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Old 11-29-2005, 04:09 AM   #6
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<BLOCKQUOTE class="ip-ubbcode-quote"><div class="ip-ubbcode-quote-title">quote:</div><div class="ip-ubbcode-quote-content">Originally posted by kenbt:
John:
Do you find the same problem with your coach batteries not holding a decent charge thru the night expecially after the heater kicks in a few times?? </div></BLOCKQUOTE>We haven't boondocked the coach yet but we "boondocked" the sailboat for about 15 months straight with only two weeks total spent hooked up to shore power during that time. Load management and battery monitoring were the keys to sucessful boondocking. We also had gel batteries which were significantly better than wet battteries from a variety of attributes. Virtually every light on the boat was florescent for maximum light at low current. If at anchor, we had to run the gen set every day for an hour or two.

Like Tom says, the inverter is not 100% efficient. Maybe yours is 85, maybe 95% efficient - the "lost 15 or 5% is given off in heat from the conversion. My Xantrex has great reporting of load, battery temp, battery current, etc. What I see while we are underway with the inverter on powering the refrig, the TIVO, assorted power "bricks ", the microwave electronics etc is we are pulling 50 to 60 amps from the house batteries for about 550 to 700 watts output! My point is even without watching the TV or running a bunch of lights, there is a significant load on the inverter.

Unless you can significantly increase the capacity of your batery bank, you need to go the load management route with appropriate gen running in my opinion.
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Old 11-29-2005, 05:37 AM   #7
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Ken, I can relate to what you are saying. Like everyone else, we have had to use energy management in order to conserve battery power. We also try to time the genset running to top off the battery charge at the same time we need to run things like the microwave. That way the mike doesn't suck all that power out of the batteries just before bedtime.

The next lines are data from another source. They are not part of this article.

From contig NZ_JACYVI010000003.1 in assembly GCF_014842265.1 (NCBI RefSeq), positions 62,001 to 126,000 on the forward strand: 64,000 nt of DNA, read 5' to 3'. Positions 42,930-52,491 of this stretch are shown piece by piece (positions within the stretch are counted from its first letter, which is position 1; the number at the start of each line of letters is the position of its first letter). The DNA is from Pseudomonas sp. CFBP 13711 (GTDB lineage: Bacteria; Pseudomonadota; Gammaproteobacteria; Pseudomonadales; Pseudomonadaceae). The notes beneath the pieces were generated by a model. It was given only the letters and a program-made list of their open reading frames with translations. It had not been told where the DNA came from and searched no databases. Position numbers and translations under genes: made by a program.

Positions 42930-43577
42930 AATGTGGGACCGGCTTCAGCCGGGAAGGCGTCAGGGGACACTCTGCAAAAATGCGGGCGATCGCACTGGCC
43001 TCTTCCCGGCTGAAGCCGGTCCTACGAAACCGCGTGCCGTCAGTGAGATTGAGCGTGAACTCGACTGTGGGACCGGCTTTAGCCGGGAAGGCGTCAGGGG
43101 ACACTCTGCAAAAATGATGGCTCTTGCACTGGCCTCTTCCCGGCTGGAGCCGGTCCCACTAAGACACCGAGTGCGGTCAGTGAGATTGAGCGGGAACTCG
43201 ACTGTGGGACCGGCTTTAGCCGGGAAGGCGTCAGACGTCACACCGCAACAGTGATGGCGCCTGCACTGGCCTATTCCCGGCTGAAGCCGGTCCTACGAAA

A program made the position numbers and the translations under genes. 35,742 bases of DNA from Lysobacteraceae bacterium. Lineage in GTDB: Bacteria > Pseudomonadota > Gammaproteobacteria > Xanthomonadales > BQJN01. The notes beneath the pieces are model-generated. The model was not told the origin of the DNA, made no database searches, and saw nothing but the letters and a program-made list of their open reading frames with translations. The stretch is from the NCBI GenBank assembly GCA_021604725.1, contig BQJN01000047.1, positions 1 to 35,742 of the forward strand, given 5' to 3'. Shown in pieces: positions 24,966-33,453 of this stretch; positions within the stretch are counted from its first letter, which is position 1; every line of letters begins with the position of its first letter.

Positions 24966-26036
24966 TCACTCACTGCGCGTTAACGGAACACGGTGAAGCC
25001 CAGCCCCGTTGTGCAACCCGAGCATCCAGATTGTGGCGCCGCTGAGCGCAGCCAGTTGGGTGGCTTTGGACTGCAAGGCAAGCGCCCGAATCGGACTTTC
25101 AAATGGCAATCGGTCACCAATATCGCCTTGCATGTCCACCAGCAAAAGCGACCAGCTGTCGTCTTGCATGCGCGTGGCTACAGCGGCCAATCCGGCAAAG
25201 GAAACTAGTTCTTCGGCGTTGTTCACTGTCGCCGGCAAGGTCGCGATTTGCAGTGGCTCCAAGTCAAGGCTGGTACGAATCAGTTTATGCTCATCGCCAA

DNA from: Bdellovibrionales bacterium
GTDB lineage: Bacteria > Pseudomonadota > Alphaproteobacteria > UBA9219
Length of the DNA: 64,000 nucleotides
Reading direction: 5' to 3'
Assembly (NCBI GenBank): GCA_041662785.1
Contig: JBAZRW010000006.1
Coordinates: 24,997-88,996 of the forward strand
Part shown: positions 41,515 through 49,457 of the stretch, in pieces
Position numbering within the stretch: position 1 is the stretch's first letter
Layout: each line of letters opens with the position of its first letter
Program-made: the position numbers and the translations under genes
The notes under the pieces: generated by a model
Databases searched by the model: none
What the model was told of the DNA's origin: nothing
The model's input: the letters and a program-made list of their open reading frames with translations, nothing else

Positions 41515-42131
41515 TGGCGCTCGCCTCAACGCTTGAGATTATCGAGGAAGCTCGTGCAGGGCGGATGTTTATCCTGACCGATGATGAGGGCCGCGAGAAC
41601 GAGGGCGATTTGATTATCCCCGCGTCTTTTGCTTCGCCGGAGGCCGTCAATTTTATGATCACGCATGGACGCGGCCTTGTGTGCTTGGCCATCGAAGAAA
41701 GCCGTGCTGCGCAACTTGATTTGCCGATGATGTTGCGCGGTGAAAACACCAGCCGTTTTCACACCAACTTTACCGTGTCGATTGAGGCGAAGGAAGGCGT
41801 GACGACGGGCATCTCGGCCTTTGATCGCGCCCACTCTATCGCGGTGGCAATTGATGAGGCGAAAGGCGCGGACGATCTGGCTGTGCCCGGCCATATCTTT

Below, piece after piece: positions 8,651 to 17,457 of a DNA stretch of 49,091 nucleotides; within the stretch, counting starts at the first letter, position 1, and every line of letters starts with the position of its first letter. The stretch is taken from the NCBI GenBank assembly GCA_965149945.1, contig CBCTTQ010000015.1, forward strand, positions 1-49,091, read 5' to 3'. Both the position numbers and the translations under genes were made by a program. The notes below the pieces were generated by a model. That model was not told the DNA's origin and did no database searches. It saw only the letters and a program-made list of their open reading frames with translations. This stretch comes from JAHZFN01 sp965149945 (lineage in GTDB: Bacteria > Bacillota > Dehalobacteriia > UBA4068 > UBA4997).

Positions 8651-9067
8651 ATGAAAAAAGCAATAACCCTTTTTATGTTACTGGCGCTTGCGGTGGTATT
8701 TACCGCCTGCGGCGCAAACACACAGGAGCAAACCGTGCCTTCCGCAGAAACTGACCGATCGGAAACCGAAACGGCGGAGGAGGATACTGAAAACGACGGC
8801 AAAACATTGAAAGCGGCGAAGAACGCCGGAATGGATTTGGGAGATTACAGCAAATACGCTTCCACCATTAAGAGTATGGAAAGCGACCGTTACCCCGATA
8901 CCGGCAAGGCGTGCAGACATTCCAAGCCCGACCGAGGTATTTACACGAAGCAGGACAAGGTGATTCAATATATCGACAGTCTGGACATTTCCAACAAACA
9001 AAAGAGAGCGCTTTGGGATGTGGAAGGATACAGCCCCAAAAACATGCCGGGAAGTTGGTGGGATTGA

However, I don't necessarily "want" to have to conserve so I look for other ways. I have solar panels (440 watts) installed but that only acts to recharge during the day. If I suck all the amps out of the batteries in the early evening they won't help me out until the next day.

The best solution for this kind of "energy lifestyle" is to have more battery capacity. I presently have four 6 volt flooded batteries. I plan on upgrading to AGM batteries. AGM batteries have a few advantages over flooded batteries. You can pull more stuff out of them compasred to the 50% rule for flooded batteries. They also don't gas during charging cycles so you don't have to be worried about water levels. An additional benefit to this is that they don't have to be in a vented compartment. This means you can add more batteries and run 6 or even 8 AGM batteries. That will give you a major increase in ampacity and you'll be able to run more "stuff" for longer. That's what I plan on doing.
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Old 11-30-2005, 04:01 PM   #8
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John Canfield:
This question is for you since you seem to know quite a bit about electrical....again going back to the 4 6 volt golf cart batteries vs the 3 12 deep cyle that came on our rig. The lititure that Interstate Batteries puts out states that on Deep Cycle batteris amp hr rating can be determined by taking the RC rating x (.6). So the 3 12 volt deep cylce Interstate SRM-29's in my Vectra have a RC rating of 210 which means when hooked togther I have a total rating of 630. 630 x .6 = 378 amp hrs for the three batteries. If I install the 6 volt golf cart batteries from Trojan that have RC of 447 then all four would give me 894 x .6 = 536 amp hrs . That is a 41.7 % increase in amp hrs over what Winnebago gave us, am I right?
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Old 11-30-2005, 05:30 PM   #9
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The 12 volt batteries that came with your RV are NOT true deep cycle. They are constructed differently than deep cycle.

Take a look at the Interstate U2200 6 volt true deep cycle golf cart batteries. Four of them linked together will give you 450 amp hours.

About $60 each.